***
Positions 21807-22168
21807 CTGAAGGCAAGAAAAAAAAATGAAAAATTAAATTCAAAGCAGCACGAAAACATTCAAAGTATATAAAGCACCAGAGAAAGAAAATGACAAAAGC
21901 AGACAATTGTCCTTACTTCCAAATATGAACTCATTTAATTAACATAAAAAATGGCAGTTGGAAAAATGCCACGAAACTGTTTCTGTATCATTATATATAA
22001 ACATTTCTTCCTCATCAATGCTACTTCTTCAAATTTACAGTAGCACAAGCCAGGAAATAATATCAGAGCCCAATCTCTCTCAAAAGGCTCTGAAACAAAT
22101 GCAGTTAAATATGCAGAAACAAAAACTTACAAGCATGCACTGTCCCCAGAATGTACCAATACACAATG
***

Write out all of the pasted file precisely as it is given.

Positions 21807-22168
21807 CTGAAGGCAAGAAAAAAAAATGAAAAATTAAATTCAAAGCAGCACGAAAACATTCAAAGTATATAAAGCACCAGAGAAAGAAAATGACAAAAGC
21901 AGACAATTGTCCTTACTTCCAAATATGAACTCATTTAATTAACATAAAAAATGGCAGTTGGAAAAATGCCACGAAACTGTTTCTGTATCATTATATATAA
22001 ACATTTCTTCCTCATCAATGCTACTTCTTCAAATTTACAGTAGCACAAGCCAGGAAATAATATCAGAGCCCAATCTCTCTCAAAAGGCTCTGAAACAAAT
22101 GCAGTTAAATATGCAGAAACAAAAACTTACAAGCATGCACTGTCCCCAGAATGTACCAATACACAATG